King Abdullah of Jordan vowed that his country would seek justice against all those accountable for undermining the security of the kingdom after four government officers were killed in last weekend’s shoot-out.
It all began on Friday when terrorists detonated a homemade device planted under a police van parked near a music festival in the predominantly Christian town of Fuheis, just west of the capital Amman. The blast—which no group has claimed responsibility for—killed one policeman and injured six others.
Jordanian authorities organized a massive security operation the following day. Evidence led them to the hillside city of Al Salt, about 15 minutes from Fuheis. Security forces zeroed in on a multi-story building in a busy residential quarter of the city where they believed the attackers were holed up.
When security personal attempted to storm the complex on Saturday night, the suspects opened fire and set off powerful explosives, Jordanian officials confirmed. The explosives, one of which was possibly a blast from a suicide bomber, caused the collapse of one side of the building.
A hail of bullets exchanged between the suspects and security personnel injured at least 20 people in the area, including women and children who were taken to a hospital in Amman, a medical source confirmed.
When the smoke cleared, security forces pulled the bodies of three suspected terrorists from the wreckage, and arrested five others in the building. They did not provide details about their affiliations or motives, although some security officials have suggested the suspects were from Iraq and Syria and infiltrated the kingdom as part of an Islamic State-affiliated sleeper cell.
The Hala Akhbar news website, a source linked to Jordan’s army, contradicted that account, claiming that the suspects are all Jordanians who were planning to attack security installations and other sensitive targets. The site added that they were heavily armed with explosives, grenades and other weapons.
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The raid resulted in the deaths of at least four security personnel, Jordanian officials confirmed, making it one of the deadliest incidents between suspected terrorists and Jordanian security forces in recent years.
On Sunday, King Abdullah declared that the perpetrators would pay dearly for their “cowardly act of terrorism," adding that the country “will fight the Khawarij (‘outlaws of Islam’) and strike at them without mercy and with all strength and determination.”
The whole episode raises new concerns about the ability of terrorists to wreak havoc in the pro-Western kingdom. Abdullah has been vocal on the issue, repeatedly warning regional governments of the threat posed by radical groups. Jordan also has participated in numerous international counter-terrorism operations against Islamic State fighters in neighboring Syria and Iraq.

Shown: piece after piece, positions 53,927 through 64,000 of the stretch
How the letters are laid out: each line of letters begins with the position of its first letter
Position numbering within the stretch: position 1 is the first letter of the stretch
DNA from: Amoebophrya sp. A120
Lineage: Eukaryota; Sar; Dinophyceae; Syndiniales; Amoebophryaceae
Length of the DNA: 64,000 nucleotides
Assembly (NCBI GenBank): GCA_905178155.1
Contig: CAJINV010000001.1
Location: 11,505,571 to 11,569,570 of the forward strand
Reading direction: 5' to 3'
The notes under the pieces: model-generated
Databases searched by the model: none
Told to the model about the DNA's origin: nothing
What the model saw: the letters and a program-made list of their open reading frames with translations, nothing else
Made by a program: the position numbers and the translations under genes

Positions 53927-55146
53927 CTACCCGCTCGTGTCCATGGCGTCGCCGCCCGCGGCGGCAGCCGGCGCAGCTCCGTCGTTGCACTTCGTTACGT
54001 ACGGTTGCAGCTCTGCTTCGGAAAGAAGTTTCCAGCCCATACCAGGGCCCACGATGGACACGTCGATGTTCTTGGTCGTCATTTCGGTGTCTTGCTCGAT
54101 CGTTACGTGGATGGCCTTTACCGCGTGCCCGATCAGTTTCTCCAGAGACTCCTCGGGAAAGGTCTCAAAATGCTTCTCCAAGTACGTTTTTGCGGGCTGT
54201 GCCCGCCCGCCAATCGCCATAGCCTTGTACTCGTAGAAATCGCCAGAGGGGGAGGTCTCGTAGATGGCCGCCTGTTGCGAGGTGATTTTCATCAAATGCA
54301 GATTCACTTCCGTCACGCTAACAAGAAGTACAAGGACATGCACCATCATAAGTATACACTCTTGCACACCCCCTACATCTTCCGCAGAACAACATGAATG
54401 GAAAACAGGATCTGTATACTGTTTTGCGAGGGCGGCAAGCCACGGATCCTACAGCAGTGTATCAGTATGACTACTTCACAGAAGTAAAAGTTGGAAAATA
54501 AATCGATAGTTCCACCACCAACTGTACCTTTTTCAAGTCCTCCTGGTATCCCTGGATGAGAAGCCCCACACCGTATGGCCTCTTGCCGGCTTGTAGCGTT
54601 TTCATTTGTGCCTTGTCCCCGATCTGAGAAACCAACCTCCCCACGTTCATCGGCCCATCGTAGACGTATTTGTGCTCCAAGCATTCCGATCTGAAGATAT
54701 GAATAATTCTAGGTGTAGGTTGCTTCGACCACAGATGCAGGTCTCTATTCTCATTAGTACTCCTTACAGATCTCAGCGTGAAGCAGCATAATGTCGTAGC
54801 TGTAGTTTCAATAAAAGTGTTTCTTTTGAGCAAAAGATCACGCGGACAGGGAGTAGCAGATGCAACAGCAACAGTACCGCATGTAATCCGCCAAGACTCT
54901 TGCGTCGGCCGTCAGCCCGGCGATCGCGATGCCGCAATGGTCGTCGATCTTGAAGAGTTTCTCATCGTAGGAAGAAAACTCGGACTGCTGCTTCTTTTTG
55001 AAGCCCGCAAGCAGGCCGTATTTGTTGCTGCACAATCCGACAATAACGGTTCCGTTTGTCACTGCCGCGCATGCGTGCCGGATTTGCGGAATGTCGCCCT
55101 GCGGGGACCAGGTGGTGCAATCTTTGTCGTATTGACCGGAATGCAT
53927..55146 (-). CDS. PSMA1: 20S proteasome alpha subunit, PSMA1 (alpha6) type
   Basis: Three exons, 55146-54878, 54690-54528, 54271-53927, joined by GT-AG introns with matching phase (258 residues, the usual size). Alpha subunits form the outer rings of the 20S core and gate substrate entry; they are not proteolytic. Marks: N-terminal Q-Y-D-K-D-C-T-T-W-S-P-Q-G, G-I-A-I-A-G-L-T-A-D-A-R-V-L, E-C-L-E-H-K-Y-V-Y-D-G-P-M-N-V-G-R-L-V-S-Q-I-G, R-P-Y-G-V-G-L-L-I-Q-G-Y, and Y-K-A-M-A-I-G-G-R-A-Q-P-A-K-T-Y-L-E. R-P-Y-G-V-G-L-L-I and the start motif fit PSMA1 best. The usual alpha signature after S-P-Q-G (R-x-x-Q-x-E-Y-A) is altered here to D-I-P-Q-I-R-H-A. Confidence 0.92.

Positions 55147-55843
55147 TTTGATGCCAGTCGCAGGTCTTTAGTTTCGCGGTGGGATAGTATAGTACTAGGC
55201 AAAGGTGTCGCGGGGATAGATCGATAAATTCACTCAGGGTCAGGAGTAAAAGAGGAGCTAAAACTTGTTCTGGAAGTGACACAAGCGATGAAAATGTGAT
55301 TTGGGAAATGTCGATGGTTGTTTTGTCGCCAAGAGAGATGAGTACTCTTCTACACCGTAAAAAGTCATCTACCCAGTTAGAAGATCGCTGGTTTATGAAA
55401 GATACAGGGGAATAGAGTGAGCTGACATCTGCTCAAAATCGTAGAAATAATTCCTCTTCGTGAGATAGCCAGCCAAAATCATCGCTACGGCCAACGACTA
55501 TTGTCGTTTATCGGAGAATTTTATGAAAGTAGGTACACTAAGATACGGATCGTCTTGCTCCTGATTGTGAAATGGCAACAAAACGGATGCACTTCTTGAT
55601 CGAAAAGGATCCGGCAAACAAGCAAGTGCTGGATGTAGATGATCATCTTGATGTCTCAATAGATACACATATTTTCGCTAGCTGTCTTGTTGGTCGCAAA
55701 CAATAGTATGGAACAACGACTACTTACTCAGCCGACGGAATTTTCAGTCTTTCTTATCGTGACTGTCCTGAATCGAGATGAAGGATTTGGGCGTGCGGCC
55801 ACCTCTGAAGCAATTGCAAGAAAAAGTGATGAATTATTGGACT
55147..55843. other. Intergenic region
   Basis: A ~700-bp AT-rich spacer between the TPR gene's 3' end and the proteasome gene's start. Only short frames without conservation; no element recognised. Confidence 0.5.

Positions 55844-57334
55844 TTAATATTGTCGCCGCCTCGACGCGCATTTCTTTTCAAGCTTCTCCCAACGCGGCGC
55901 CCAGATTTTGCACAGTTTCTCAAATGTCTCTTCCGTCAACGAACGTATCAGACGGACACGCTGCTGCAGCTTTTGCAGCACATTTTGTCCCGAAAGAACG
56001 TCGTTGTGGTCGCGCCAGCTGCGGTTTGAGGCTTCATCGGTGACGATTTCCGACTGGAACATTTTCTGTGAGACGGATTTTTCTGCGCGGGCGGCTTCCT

Yet the country has experienced these kinds of attacks before. In 2016, terrorists were able to cross into Jordan from Syria with a car filled with explosives. Once in Jordan, they detonated the bombs, killing seven Jordanian border guards. Earlier that year, several security personnel were killed during a gunfight with suspected terrorists at a crusader castle in the southern town of Karak.
In addition to thwarting countless plots, the kingdom has cracked down on terrorist activity, imposing lengthy prison terms for even suspected sympathizers, as well as for those expressing support for radical Islamic ideology on social media.
Jordan has emerged from the region’s civil wars, uprisings, and Islamist insurgencies relatively unscathed.
But other factors may be creating a fertile ground for terrorist activities and recruitment. Many young Jordanians, for instance, have expressed a sense of hopelessness, fueled by high youth unemployment.
Government spokeswoman Jumana Ghunaimat told the Media Line that Jordan is not the exception, as many countries in the region and around the world have been battling radical Islamist activities for years. “Jordan has excellent intelligence as well as military and security experience to deal with such terrorist cells," she asserted.
“The operation in Al Salt put an end to this cell’s terrorist plans. Its members were arrested and large amounts of explosives that it kept in different areas have been confiscated.”
Saleh al-Armouti, a Jordanian parliamentarian, told The Media Line that the recent terrorist incident “is considered a new phenomenon as it clashes with logic and law. It is also inconsistent with Jordan’s culture of magnanimity."
He explained that the country borders both Iraq and Syria, major terrorist hubs. He added that Amman is “facing huge political pressures and difficult circumstances involving many Syrian refugees."
Majed Toubeh, a Jordanian political analyst, told The Media Line that terrorist attacks in the kingdom have been less frequent than in years past.
“The terrorists in this case are Jordanian citizens, but they were likely manipulated by ISIS or other terrorist groups operating outside of the country,” Toubeh said.
He stressed that many Jordanians are working hard to improve the country’s economy and reform its political system, despite the refugee problem and the heated conflicts on Jordan’s borders.
“It is natural that to some extent we will be affected by all of these problems.”
Toubeh concluded that as ISIS sees its influence wane, the terrorist group will continue to carry out targeted attacks via cells located outside of its strongholds.
Read more stories like this at The Media Line.
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